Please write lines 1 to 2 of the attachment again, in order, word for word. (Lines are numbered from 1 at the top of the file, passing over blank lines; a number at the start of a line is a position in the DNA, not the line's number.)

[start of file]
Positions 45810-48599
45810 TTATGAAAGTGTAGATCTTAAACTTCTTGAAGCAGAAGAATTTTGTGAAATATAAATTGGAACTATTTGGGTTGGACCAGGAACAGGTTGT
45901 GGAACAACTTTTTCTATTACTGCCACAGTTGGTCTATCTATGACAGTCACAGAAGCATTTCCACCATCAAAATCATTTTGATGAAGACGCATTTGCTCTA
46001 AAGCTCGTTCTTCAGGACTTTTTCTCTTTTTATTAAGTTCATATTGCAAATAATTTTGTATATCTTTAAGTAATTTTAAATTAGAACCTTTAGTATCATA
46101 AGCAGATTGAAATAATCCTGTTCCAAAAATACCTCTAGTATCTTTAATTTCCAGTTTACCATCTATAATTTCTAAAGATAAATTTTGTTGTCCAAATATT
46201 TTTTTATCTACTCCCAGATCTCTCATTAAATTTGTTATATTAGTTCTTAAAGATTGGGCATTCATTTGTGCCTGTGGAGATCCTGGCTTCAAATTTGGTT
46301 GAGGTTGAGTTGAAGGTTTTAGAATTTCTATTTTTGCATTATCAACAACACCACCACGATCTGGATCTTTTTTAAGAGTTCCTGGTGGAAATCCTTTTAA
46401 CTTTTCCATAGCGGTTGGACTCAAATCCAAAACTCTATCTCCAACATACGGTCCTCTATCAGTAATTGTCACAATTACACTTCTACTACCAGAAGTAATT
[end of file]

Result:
Positions 45810-48599
45810 TTATGAAAGTGTAGATCTTAAACTTCTTGAAGCAGAAGAATTTTGTGAAATATAAATTGGAACTATTTGGGTTGGACCAGGAACAGGTTGT